NYC Steakhouse Owner Torched by Twitter Haters Over Objection to Rising Minimum Wage CostsPosted: January 24, 2018 Filed under: Economics, Food & Drink, Mediasphere, U.S. News | Tags: Manhattan, Minimum wage, Real estate, Restaurants, Steak house 1 Comment
Willie “Jack” Degel, long an outspoken critic of rising minimum wages and their effect on restaurants, talked himself into the firestorm when he inadvertently knocked both his customers and his employees during an interview on national TV.
“One could conclude that more restaurants are closing than opening.”
— James Famularo, senior director of Eastern Consolidated.
Degel, who owns Uncle Jack’s Steakhouse and starred in Food Network’s reality television show “Restaurant Stakeout,” first put his foot in his mouth when he was asked about how the rising minimum wage affects his eateries.
Degel said he can’t just pass the added cost to his customers because they are “not educated” about the economics of running a restaurant.
Degel’s Twitter feed blew up with hate tweets.
The businessman also said it was harder to keep his employees today because wait staff, like those at other restaurants, have a “sense of entitlement.”
After the comments, made on “Fox & Friends,” Degel’s Twitter feed blew up with hate tweets.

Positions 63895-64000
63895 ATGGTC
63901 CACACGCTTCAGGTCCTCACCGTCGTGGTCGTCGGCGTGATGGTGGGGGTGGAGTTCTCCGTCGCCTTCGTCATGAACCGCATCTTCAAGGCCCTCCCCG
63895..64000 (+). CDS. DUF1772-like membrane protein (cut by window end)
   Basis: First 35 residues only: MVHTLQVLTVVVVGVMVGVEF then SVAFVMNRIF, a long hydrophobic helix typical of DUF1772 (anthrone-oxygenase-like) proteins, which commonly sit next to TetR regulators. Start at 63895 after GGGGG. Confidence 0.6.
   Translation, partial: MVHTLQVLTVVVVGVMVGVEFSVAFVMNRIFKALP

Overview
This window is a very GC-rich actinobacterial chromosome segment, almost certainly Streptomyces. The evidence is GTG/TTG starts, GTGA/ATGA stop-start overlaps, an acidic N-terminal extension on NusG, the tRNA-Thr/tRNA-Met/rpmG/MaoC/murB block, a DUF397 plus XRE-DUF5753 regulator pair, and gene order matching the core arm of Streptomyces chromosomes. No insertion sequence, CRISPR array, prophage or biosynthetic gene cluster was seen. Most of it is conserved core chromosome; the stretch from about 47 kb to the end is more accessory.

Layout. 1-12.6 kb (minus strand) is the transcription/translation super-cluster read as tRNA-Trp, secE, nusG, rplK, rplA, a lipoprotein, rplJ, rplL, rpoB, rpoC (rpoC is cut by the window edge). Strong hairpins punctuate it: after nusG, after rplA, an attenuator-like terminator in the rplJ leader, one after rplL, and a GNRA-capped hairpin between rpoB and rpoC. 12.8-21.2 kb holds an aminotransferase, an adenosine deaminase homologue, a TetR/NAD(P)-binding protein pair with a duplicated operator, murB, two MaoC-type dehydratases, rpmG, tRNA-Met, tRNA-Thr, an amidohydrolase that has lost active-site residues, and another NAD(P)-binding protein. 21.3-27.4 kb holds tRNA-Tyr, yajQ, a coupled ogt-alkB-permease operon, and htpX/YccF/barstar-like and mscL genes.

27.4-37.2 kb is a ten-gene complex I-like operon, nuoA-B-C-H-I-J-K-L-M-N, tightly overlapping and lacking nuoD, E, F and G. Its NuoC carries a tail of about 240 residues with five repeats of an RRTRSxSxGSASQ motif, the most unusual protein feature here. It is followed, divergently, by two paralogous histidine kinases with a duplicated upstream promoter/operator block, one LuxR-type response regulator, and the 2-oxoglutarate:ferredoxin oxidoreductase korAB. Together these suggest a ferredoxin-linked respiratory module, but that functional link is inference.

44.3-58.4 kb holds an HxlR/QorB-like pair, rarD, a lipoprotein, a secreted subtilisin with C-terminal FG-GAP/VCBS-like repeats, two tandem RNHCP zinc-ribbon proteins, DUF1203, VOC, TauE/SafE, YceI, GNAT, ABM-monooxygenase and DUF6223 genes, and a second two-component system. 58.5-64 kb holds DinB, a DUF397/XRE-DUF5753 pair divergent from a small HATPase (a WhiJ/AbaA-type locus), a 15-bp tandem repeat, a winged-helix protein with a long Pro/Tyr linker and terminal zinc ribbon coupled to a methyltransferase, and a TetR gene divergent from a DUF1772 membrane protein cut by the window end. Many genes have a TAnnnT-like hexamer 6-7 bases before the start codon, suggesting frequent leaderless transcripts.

“Omg! I would never patronize a place that thinks so little of its staff,” jacottrell tweeted. “Calling your staff entitled and prefer when they were servants? Good grief man!”
“This makes me sad,” tweeted sdusn06. “We go have brunch there at least once a month Guess We will find another place.”
While Degel clearly fumbled the interview, many restaurant owners are feeling the pain of rising minimum wages.
Many eateries are seeing their profits squeezed, or worse, as wages rise.
The amount of vacant food service space in Manhattan has never been higher, according to real estate experts.
From 96th Street to Lower Manhattan there are 3,700 available food service spaces — or more than twice the average number for a normal market, according to James Famularo, senior director of Eastern Consolidated.
“One could conclude that more restaurants are closing than opening,” Famularo said, referring to the Costar data he crunched … (read more)
Source: New York Post
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